The strong words of former President Nelson Mandela at an international women’s forum held in Johannesburg at the end of January 2003, may reflect the thinking of many African leaders. Some would like to say even more about their disagreement with President Bush. They may even tie it into his cancellation of his trip to five African nations in early January. He used the weak excuse that the cancellation is due to the current crisis centered on Iraq. For instance, in his recent trip to Europe he stated that terrorists or others would not deter him from making trips to other parts of the world to attend conferences. Many Africans have watched the United States’ focus on West African oil and the administration’s attempt to buy African leaders to keep them quiet as the United States pursues this unjust war in the Middle East.
If and when this war starts, it will undoubtedly kill innocent men, women and children. Africa has a population of approximately 800 million, half of which is comprised of Muslims. There is no doubt that the Muslim population of Africa from North to South will feel a sense of pain to see the death and destruction of their brothers and sisters in Iraq. President Mandela is calling President Bush someone who is pushing America to the brink of war and described him as a person who has no “foresight and cannot think properly.” These are strong words from the former President of South Africa, who went further to state that, “Mr. Bush’s warmongerings is for the control of Iraq’s oil.”
Those who thought the freedom fighter President Mandela, who was incarcerated in South Africa thanks to the assistance of the CIA, had lost any of his fire, listen to his next statement. President Mandela stated: “Mr. Bush is disregarding the United Nations because the Secretary General Kofi Annan is a Black man. The position that America is taking against the UN would have never happened if the Secretary-General were a White man.”
He makes a strong point. In the last few months, we have barely heard a word from Secretary-General Kofi Annan in the American press. It is almost as if he has been marginalized and stripped of his power. It is well known that he disagrees with the way that America is pursuing this attack on Iraq. President Mandela did not stop there; he ratcheted up his attack on America’s misguided foreign policy as it pertains to Iraq to a new level. He criticized the United States for complaining about Iraq’s human rights record, asserting that America’s conscience is far from clean. Mr. Mandela pointed out the atomic bombing of the Japanese cities of Hiroshima and Nagasaki during World War II. He asked the question, since they decided to kill innocent people in Japan who are still suffering from that bombing, who are they now to pretend they are the policemen of the world?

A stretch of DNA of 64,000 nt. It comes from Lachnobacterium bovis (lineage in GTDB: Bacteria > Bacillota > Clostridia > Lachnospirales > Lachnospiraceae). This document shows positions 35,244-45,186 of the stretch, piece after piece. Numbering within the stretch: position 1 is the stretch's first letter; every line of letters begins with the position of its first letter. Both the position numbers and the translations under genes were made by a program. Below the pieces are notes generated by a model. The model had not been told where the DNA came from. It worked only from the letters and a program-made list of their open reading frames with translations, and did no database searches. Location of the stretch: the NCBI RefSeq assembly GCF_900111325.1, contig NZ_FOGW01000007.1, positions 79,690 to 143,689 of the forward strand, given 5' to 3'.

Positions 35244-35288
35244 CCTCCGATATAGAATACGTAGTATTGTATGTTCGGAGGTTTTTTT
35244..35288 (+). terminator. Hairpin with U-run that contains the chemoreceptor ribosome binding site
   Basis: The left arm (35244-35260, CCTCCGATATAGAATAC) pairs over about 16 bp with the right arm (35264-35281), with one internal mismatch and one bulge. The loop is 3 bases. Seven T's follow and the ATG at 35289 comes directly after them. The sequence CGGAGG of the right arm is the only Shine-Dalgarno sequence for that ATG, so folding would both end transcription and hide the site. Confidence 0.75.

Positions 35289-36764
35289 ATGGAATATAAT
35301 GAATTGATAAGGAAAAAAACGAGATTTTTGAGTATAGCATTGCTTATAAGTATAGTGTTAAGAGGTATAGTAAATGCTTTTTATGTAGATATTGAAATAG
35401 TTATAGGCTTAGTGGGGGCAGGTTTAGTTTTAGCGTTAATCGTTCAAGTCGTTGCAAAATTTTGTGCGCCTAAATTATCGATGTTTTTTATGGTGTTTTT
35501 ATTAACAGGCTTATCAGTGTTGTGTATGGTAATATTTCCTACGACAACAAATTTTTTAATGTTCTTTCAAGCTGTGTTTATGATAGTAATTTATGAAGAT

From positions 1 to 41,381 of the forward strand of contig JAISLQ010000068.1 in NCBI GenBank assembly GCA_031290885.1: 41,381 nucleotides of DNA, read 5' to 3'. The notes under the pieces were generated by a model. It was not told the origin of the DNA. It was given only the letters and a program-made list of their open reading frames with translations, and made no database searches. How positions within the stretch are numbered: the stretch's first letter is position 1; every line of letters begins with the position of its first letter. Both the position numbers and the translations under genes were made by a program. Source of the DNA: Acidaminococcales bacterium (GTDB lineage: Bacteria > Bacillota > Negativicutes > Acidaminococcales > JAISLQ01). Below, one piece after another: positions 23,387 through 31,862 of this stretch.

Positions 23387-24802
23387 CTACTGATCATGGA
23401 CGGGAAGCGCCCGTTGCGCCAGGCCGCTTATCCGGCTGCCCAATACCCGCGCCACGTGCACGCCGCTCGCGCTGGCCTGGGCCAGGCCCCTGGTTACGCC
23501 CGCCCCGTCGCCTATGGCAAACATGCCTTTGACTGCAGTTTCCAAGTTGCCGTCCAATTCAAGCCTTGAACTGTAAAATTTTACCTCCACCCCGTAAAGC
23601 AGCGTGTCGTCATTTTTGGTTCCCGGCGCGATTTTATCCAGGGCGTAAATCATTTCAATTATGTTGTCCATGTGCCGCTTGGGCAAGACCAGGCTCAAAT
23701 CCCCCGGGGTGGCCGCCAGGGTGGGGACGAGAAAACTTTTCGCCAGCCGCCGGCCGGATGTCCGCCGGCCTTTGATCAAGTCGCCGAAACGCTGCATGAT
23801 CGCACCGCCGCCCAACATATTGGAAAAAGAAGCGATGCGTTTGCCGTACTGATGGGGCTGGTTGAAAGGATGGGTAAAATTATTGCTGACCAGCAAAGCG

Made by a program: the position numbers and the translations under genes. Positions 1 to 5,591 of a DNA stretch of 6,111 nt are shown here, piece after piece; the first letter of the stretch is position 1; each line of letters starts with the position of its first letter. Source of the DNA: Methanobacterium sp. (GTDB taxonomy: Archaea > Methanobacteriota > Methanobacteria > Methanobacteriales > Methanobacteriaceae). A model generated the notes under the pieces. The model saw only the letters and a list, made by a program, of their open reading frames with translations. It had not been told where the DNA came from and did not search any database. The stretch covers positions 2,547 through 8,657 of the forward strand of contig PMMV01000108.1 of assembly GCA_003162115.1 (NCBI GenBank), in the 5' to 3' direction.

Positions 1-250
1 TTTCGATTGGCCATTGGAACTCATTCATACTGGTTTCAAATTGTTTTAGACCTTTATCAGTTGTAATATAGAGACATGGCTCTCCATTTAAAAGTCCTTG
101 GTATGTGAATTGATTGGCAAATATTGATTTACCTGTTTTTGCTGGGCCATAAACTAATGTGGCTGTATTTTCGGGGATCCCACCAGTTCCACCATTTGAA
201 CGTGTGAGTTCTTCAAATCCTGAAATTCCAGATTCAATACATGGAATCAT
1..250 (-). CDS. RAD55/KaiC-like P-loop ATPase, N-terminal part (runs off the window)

It gave great joy to those of us who follow African news to see how the Pan African Congress of South Africa cheered President Mandela for his strong stand. We feel that Brother Nelson Mandela’s stand will give strength to other African leaders who are not bought and paid for by the West with a little aid. They should speak up strongly and clearly.
In February, South Africa plans a big anti-war march. This march in South Africa will be a source of inspiration for demonstrations against this unjust war across the African continent. As the African Union begins to prepare for their meeting in July in Mozambique, there will be no doubt that one of the agenda items will be the African Union’s stand against the war in Iraq. Nelson Mandela, at 84 years of age, still has the clarity of mind as well as his fire. He cannot be bought or sold, so he speaks as a free man and a free African who is speaking out not only for the African people, but also injustice anywhere in the world. I send a warm African salute to a genuine African hero, Brother Nelson Mandela.
(Akbar Muhammad is the international representative of the Nation of Islam and Minister Louis Farrakhan. His focus has been the continent of Africa, the Middle East and the Muslim World. He has traveled to 37 countries on the African continent and was a resident of Accra, Ghana for eleven years. Send e-mail to [email protected])